Cloves are a powerful medicinal herb with a history of being used for centuries for their antifungal, antibacterial, and antiparasitic properties. They are especially effective in treating gut-related issues, including parasites and fungal infections.

Since Cloves contains Eugenol, it can help in eliminating intestinal adult parasites, larvae, tissue-migrating newborns, and encysted larvae, offering a potential alternative to traditional anthelmintic drugs that might not always be effective in treating infections like Trichinosis. 7

Lifecycle of Parasites

They are also effective in treating digestive issues such as bloating, gas, and indigestion by producing digestive enzymes, making them a great choice for gut health. 8

They also contain antioxidants which help to protect the body against free radicals, which can cause damage to cells and contribute to chronic diseases. 9

Cloves can be consumed in various ways, including as a tea, added to food, or taken in supplement form. They are generally safe for long-term use and are a great natural alternative to conventional treatments for gut-related issues and parasite cleansing.

Want to give making your own Chai a go? Our recipe contains cloves! We use it in our Irish Sea Moss Tea.

5 Important Clove Essential Oil Dangers To Remember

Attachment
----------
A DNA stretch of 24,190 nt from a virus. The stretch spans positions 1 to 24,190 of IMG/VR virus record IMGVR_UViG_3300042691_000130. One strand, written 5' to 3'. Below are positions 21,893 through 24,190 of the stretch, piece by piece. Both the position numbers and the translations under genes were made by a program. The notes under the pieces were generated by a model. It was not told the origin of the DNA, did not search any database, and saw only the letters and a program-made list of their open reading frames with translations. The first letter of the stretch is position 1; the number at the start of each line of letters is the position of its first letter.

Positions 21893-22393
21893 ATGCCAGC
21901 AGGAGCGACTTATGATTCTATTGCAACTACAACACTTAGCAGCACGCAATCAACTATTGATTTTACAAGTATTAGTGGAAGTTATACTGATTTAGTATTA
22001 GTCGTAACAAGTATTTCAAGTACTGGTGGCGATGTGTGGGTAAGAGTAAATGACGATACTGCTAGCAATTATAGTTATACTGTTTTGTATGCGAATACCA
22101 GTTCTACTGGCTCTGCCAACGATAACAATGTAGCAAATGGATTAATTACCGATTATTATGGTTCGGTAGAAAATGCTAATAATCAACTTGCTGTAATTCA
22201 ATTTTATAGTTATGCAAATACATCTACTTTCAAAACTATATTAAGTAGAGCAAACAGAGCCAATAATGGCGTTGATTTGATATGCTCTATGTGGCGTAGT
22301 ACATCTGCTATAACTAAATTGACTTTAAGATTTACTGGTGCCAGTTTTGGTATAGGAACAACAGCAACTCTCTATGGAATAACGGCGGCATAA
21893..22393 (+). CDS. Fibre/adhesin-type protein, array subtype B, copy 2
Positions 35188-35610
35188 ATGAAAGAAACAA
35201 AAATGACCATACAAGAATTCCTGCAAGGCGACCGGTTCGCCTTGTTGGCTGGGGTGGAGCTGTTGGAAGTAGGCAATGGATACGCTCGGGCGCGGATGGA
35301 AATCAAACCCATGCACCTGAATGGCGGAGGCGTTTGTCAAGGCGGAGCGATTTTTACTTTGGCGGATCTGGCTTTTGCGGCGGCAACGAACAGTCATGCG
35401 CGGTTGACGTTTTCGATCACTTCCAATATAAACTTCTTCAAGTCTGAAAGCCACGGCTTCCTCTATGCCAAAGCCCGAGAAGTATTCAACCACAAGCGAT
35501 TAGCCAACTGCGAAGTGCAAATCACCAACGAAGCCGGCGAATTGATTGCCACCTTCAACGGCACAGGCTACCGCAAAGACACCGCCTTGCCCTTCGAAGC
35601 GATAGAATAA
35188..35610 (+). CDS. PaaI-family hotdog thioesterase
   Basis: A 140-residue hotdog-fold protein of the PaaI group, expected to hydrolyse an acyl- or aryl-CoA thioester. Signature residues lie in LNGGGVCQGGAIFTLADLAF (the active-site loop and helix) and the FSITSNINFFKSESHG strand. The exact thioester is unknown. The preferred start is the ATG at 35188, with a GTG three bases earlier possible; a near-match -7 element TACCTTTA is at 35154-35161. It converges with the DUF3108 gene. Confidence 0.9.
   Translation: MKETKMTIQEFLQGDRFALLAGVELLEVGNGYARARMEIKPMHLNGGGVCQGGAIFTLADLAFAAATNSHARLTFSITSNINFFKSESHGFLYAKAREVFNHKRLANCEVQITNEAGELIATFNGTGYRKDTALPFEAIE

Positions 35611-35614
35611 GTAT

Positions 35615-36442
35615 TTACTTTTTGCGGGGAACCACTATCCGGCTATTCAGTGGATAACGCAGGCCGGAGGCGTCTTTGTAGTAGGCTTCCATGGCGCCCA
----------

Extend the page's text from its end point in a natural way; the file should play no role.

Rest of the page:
Now that we know that Cloves can benefit our body and ease the painful feeling we experience we’re on track to empowering ourselves.

However, there are certain effects that we need to take note of when consuming it. Here are some of the reminders to keep in mind when considering Cloves in their various forms and uses, including Clove Essential Oil:

  1. Smoke from clove cigarettes can be dangerous and when inhaled, can have negative effects like breathing issues and lung disease. 10
  2. Eugenol, a substance found in clove oil, has been shown to slow blood clotting. Those who have bleeding disorders, or who take blood thinning medication and use clove oil run the risk of excessive bleeding. 11
  3. Clove supplements may decrease blood sugar levels, which may be harmful for those using diabetes treatments. When used with diabetic medications, high-dose clove supplements may lead to very low blood sugar levels. 12